P is for… Pagans

Over the last 200 years, Paganism – the indigenous belief system of Ancient Europe – has been gradually revived to become what is now the fastest growing religion in Britain. There are estimated to be around 250,000 modern Pagans practicing in Britain today, each adhering to a collection of principles that include a reverence for nature and a pantheistic view on divinity.

This scale of this modern movement was demonstrated to me when I joined a ‘Pagan Pride’ march through the city of Nottingham in early August.

“We are Pagan. We are proud!” was the chant as we paraded in a long snake, 100m long and five abreast. The men dressed in long robes and carried staffs, while the women wore long flowing gowns, their heads crowned with flower garlands and animal horns. The passers by displayed a spectrum of emotions at the spectacle, from looks of unreserved delight to complete bewilderment.

For me, the sight was now relatively familiar, having been surrounded by Druids (Pagan priests) at the Stonehenge Summer Solstice celebrations some weeks prior to the march. This was where I had the pleasure of meeting the self-proclaimed ‘King of the Druids’, Arthur Pendragon.

Arthur – born John Rothwell – was a biker and general odd-jobs man until one night, while sleeping in a squat, his friend told him that he was in fact not John Rothwell, but a modern day re-incarnation of King Arthur. After realising his friend was right, John changed his name to Arthur Pendragon the following week. The first group of people to accept Arthur were the Druids, raising him as an ‘Honoury Pendragon’ in the Glastonbury Order of Druids.

I arrive at the stones at around 11pm to find the place packed with 36,000 merrymakers. The place has the feel of a festival, with litter strewn everywhere and hawker vans selling burgers. Not exactly the spiritual sanctuary I was expecting.

I step over the sleeping bodies, squeeze through the throngs of revellers in the middle of the giant stone formation to arrive at the Hele stone, my pre-arranged meeting point with the King.

“Hi Arthur, I’m Lucy”.

He looks at me with piercing eyes, his long grey hair held in place by a thin silver crown. He wears a tabard bearing a red dragon over a white robe, his sword – Excalibur – is sheathed at his waist.

“What did I say to you in the email?” he says to me in a surprisingly high-pitched voice.

“To bring you cider”, I say handing him a can of Thatchers Gold.

“That’ll do,” he says, opening it and taking a swig.

“I have been relentlessly fighting for peace for the last twenty years”, he begins unprompted, as if he has given this speech hundreds of times. “At the moment I’m fighting the English Heretics to return the remains of the ancestors they dug out of the ground, instead of putting them in a display cabinet in their visitor centre”. He pauses. “Have you got any more cider?” I don’t have any on me so I promise him to bring him another can later on.

The night progresses and I speak to a few more druids, dotted irregularly amongst the sea of partygoers. Amongst the 36,000 people, the druids are insignificant in number (50 or so), with some now refusing to attend because they are disapproving of what the event has become; a drug infused festival or a tick on a bucket list.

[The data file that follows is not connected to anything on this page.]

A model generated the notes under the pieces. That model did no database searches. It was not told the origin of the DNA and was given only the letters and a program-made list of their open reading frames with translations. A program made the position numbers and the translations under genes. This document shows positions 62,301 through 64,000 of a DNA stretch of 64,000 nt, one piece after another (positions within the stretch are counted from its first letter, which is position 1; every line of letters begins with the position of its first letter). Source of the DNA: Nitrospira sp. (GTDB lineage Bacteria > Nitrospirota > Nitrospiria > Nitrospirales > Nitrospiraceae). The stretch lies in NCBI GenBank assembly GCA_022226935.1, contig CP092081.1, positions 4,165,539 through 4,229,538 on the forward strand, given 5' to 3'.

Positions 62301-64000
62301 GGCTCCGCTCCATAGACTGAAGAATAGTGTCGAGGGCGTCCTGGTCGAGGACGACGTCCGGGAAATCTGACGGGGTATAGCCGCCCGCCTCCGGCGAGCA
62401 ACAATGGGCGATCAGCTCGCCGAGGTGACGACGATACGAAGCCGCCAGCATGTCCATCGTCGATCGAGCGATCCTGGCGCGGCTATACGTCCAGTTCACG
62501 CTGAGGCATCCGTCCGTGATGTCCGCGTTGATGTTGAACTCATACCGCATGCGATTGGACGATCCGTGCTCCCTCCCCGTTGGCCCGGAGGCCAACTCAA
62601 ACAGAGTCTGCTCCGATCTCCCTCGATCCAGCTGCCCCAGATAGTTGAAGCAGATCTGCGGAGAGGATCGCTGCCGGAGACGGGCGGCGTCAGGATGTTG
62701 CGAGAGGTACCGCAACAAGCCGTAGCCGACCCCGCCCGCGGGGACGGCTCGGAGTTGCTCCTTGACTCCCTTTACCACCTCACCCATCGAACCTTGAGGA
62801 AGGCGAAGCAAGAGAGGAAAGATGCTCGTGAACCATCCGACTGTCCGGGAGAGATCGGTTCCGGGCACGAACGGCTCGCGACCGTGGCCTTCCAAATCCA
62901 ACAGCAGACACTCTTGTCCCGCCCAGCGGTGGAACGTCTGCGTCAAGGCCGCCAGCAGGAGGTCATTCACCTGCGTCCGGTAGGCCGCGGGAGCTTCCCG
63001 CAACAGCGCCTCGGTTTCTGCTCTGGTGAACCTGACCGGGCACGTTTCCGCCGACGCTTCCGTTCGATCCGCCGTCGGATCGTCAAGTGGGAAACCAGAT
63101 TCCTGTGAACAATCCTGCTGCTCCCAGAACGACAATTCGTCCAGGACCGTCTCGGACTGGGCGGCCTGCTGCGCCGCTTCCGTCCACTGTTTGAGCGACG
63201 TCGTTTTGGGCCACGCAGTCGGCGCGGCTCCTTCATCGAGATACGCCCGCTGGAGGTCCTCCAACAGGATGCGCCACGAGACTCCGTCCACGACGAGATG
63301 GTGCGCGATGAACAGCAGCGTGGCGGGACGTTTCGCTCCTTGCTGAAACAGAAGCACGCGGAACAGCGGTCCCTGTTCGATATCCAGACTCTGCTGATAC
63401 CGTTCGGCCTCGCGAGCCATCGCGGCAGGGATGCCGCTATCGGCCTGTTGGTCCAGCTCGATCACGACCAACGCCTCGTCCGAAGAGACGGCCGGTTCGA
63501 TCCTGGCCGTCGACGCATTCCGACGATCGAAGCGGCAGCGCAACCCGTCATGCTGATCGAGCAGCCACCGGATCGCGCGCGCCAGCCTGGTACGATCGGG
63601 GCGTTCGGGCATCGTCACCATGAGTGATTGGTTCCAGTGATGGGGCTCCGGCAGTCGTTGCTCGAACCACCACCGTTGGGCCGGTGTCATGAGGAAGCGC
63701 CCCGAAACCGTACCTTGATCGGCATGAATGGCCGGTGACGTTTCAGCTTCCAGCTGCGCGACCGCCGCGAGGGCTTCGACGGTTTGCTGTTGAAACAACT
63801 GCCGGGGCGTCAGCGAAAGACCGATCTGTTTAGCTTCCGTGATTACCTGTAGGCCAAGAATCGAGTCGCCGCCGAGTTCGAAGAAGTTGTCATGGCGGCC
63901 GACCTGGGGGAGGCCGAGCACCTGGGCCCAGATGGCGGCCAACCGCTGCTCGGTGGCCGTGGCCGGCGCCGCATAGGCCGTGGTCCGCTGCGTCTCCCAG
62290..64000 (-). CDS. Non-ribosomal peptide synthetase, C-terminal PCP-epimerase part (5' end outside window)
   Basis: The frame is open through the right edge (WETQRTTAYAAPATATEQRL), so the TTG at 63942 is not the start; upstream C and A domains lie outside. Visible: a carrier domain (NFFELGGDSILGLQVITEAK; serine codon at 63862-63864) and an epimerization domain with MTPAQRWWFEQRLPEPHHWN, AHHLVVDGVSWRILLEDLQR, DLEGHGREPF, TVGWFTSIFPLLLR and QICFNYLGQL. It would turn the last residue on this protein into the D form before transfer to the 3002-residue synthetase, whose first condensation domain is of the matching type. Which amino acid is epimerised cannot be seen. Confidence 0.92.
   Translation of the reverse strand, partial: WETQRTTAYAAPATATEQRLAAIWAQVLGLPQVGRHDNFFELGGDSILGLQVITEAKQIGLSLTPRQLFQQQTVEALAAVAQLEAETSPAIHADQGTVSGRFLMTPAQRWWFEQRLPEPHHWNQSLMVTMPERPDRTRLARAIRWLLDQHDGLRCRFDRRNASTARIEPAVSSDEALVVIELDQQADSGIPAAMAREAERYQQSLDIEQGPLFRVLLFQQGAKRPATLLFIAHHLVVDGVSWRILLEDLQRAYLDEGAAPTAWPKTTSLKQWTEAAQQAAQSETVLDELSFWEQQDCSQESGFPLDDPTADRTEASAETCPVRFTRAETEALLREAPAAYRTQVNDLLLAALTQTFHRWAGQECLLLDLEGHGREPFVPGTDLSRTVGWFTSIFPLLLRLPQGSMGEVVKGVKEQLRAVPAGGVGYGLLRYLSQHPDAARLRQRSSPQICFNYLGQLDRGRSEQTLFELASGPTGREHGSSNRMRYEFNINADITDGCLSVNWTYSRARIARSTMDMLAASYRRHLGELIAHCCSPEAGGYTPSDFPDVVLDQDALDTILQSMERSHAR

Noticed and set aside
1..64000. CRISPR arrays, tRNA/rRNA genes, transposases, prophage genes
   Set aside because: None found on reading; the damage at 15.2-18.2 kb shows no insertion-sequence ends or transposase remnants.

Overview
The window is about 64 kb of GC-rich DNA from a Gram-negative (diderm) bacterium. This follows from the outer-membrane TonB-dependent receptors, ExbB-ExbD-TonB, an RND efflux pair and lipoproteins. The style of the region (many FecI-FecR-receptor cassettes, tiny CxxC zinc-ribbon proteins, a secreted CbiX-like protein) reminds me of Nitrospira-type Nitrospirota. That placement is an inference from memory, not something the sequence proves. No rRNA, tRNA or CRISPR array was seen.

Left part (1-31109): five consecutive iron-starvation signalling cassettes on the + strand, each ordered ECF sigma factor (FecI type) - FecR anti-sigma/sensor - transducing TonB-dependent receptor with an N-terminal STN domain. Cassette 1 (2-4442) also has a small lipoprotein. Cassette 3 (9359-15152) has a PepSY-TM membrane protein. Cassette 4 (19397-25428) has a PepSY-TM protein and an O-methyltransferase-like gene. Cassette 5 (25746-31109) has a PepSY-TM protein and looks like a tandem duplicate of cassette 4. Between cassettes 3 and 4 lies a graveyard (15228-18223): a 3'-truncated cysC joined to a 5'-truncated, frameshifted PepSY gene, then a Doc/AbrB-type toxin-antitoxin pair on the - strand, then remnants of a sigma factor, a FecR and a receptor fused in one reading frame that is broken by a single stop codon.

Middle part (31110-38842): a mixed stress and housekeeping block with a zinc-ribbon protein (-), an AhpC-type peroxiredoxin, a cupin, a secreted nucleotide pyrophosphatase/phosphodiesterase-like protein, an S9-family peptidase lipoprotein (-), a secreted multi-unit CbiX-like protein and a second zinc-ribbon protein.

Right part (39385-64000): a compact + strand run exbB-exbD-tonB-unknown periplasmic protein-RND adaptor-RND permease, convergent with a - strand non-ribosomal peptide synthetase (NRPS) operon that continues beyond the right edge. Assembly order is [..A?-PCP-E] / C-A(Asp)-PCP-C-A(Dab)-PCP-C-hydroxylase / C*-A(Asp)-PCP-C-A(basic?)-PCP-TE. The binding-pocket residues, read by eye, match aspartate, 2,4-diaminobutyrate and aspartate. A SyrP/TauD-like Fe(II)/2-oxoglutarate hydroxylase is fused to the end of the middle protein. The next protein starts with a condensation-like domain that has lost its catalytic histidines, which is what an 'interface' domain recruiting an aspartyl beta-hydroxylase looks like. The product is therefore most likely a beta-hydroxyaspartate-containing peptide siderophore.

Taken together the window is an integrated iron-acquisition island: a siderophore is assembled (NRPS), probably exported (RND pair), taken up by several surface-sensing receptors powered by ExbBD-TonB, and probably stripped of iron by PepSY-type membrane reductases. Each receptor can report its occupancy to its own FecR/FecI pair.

One such druid is Damh the Bard, a Pagan musician who kindly agrees to a Skype interview.

His friendly face looks back at me from my computer screen, smiling eyes framed by the usual cascading grey hair. He is sat in the office of Ovates, Bards and Druids – ‘OBOD’- an organisation with a membership of 17,000, for which he is the global ambassador.

“What are the benefits of joining OBOD?” I ask.

“Well, anyone can call themselves a Druid, but there is so much information out there you can become very confused. So OBOD is a teaching order. The course isn’t academic – it’s experiential. The idea is to get people out of their houses and into the woods, doing stuff”.

I can’t help but picture Eglantine Price from Bedknobs and Broomsticks pouring over her course material from the Correspondence College of Witchcraft.

He continues, “Pagan religions are very fragmented because we don’t have a book, we just have nature and stories. For me, that’s what makes Paganism so vibrant and relevant, and for some people that’s what makes it made up”.

Back at the stones, it is now four o’clock and the sky is becoming lighter. We all stand with our eyes glued to the horizon, waiting for the golden orb to make an appearance.

The Druids began their rituals and I wander down to the Hele stone and see a big circle forming. Rollo Maughfling, the Archdruid of Glastonbury, stands up to lead the crowd in a chant against hunger and fracking. His wild grey hair and long beard blow in the light breeze as he clings to his crooked staff like an old wizard.

A few minutes later the sun finally arrives to cries of jubilation from the crowd, the group behind me burst into a rendition of the Circle of Life.

After the sunset, I go off to find Arthur who has promised me a knighthood. I kneel before him in the middle of a large crowd while he unsheathes Excalibur. A man in full druid tabard plays the drums at the head of the circle.

He places the sword on my right shoulder.

“To speak the truth”, he touches the sword on my right shoulder. “To honour your spoken word”, he touches the sword on my head. “To be just and fair in all your dealings”. He begins reciting some words in ancient Celtic as he mirrors the action with Excalibur. When he gets to my head he pauses.

“If I take your head off, it’s because you forgot the second cider!”

Shit. I had. I am at the mercy of a huge sword and instinctively stand up. Thankfully his face opens up into a grin as he says, “Arise, Warrior Priestess!” He gives me a bear hug and starts laughing as he completes my new title:

“…the ciderless!”